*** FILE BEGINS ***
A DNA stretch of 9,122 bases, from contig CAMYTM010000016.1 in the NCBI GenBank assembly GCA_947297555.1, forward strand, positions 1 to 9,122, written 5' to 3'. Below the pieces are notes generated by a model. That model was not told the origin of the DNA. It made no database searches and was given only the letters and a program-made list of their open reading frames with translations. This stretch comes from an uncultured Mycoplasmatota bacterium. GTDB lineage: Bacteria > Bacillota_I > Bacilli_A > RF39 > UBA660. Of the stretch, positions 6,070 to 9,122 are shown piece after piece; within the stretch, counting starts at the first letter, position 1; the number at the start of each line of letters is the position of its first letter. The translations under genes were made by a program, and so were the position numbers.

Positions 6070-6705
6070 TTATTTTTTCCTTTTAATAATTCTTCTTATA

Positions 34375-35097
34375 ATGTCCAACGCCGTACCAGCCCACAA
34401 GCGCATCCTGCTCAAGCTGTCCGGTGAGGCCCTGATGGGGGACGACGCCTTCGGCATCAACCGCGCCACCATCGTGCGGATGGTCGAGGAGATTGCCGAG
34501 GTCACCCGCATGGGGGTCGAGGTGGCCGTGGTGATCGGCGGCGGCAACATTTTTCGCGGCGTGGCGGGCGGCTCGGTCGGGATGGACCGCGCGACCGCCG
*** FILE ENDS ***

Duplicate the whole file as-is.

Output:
A DNA stretch of 9,122 bases, from contig CAMYTM010000016.1 in the NCBI GenBank assembly GCA_947297555.1, forward strand, positions 1 to 9,122, written 5' to 3'. Below the pieces are notes generated by a model. That model was not told the origin of the DNA. It made no database searches and was given only the letters and a program-made list of their open reading frames with translations. This stretch comes from an uncultured Mycoplasmatota bacterium. GTDB lineage: Bacteria > Bacillota_I > Bacilli_A > RF39 > UBA660. Of the stretch, positions 6,070 to 9,122 are shown piece after piece; within the stretch, counting starts at the first letter, position 1; the number at the start of each line of letters is the position of its first letter. The translations under genes were made by a program, and so were the position numbers.

Positions 6070-6705
6070 TTATTTTTTCCTTTTAATAATTCTTCTTATA

Positions 34375-35097
34375 ATGTCCAACGCCGTACCAGCCCACAA
34401 GCGCATCCTGCTCAAGCTGTCCGGTGAGGCCCTGATGGGGGACGACGCCTTCGGCATCAACCGCGCCACCATCGTGCGGATGGTCGAGGAGATTGCCGAG
34501 GTCACCCGCATGGGGGTCGAGGTGGCCGTGGTGATCGGCGGCGGCAACATTTTTCGCGGCGTGGCGGGCGGCTCGGTCGGGATGGACCGCGCGACCGCCG